The nursing regulator has appointed an ‘independent data expert’ to help support its investigation into potentially fraudulent entry of some nurses from Nigeria onto the UK register.
It has also suspended its computer-based testing – undertaken by internationally educated nurses – at 49 sites across the globe amid ongoing concerns.
The updates came in the Nursing and Midwifery Council’s annual report published on Monday.
It was announced earlier this year that the NMC had been alerted to concerns about a third-party computer-based testing site in Ibadan in Nigeria, provided by an organisation called Pearson VUE.
The regulator subsequently informed more than 500 professionals who had used this test site, and were on the register, that the NMC was opening cases in relation to them to consider whether they could have gained ‘fraudulent or incorrect’ entry.
In its annual report, the NMC also confirmed that 1,400 individuals have seen their applications paused while the regulator is ‘looking into their tests’.
‘This group of applicants will not be able to join the register until we have carried out further analysis of the situation,’ the report said.
The test centre in Nigeria opened in 2019 and a total of 1,969 people have taken one or more computer-based tests – a test of competence taken by internationally educated nurses before joining the UK register – during that time.
Within its annual report, the nursing regulator also said it had appointed an independent data expert to ‘provide us with further analysis and scrutiny of the tests taken at the centre, and to help ensure that it is ‘drawing reasonable and objective conclusions’.
In addition, following ‘careful consideration and to ensure the future integrity’ of the test, the regulator has also suspended testing at 49 test centres globally. This was ‘due to lower levels of security controls’ at these test sites, it added.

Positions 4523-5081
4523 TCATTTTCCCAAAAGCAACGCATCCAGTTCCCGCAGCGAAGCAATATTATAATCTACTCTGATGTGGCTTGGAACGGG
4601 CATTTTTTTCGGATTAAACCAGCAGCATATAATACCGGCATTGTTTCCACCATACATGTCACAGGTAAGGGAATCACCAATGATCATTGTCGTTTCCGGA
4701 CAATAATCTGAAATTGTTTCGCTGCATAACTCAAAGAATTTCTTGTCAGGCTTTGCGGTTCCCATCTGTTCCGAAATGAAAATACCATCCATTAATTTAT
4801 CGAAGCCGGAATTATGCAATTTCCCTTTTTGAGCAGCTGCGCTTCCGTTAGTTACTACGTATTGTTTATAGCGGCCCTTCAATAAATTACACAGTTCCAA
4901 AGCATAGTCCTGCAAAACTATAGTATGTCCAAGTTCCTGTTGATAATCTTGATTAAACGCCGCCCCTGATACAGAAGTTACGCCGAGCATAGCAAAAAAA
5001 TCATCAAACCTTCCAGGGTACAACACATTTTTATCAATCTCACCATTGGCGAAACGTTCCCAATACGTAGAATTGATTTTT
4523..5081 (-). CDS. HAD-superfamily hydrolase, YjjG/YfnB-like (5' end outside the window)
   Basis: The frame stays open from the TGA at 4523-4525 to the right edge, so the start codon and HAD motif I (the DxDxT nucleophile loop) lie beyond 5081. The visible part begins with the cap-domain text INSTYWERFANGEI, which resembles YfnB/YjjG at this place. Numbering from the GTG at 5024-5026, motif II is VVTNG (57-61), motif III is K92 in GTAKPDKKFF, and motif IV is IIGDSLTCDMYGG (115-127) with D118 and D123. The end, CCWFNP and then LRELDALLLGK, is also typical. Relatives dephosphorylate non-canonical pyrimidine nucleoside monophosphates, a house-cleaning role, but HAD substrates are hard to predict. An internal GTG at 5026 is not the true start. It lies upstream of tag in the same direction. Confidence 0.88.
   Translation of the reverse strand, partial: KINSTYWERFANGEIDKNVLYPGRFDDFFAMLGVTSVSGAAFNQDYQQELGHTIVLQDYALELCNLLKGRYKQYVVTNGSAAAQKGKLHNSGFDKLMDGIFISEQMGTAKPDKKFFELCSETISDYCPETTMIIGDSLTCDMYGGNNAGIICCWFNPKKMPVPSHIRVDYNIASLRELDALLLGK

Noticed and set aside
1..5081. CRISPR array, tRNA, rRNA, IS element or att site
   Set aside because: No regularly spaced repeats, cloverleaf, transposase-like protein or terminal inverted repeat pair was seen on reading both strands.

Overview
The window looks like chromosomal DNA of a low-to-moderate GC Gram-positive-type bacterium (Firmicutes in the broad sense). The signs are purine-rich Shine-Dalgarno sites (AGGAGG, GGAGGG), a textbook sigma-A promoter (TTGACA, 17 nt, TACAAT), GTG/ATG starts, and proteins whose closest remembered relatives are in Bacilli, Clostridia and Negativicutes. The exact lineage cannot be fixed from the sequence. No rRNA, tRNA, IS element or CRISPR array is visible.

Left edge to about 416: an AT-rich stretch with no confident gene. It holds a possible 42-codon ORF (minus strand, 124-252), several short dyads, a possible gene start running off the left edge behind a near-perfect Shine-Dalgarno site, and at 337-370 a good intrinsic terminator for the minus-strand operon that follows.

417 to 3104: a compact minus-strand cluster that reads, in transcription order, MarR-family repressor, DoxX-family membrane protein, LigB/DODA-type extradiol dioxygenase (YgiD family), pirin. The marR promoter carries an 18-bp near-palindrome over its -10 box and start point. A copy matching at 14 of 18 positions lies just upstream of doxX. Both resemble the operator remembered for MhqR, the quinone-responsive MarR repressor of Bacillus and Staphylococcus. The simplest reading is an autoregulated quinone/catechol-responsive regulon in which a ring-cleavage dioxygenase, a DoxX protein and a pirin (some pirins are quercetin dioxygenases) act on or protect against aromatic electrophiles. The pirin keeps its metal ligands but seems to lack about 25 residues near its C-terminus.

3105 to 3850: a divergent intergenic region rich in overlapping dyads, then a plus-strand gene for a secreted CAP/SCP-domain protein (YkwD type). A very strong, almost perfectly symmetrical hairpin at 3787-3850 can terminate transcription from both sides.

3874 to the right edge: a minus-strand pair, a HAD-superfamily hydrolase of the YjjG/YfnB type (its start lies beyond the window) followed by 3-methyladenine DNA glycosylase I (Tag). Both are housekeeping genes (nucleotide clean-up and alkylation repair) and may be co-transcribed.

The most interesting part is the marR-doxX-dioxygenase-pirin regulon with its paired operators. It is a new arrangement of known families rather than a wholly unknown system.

‘This suspension will remain in place unless and until we can be satisfied that controls can be strengthened to a sufficient level,’ said the report.
The NMC report reiterated that its ‘paramount concern is to maintain the integrity of the register to protect the public’, while ensuring it approaches its investigations about individuals ‘objectively and transparently, avoiding any unfair discrimination’.
The issues relating to the computer-based test applies to ‘a small number’ of those on the register, but the NMC said it was concerned about subsequent racism and discrimination that could be incurred by ‘many more’ nurses and midwives on the register.
‘We are aware that nurses and midwives from overseas and black nurses and midwives often face racism, discrimination, and prejudice in their workplaces and in society,’ said the report.
‘While the issue relating to the [computer-based] test affects a small number of nurses and midwives on our register, we are concerned that many more may be affected by the way their colleagues and the public may react to this incident.’
The NMC said it was working with health and care services, employers, trade unions, the Nigerian Nurses Charitable Association and other groups and networks ‘to ensure people get the support they need’.
It was also ‘working closely with Pearson VUE to implement additional monitoring controls including ongoing forensic data analysis and reporting’, the report noted.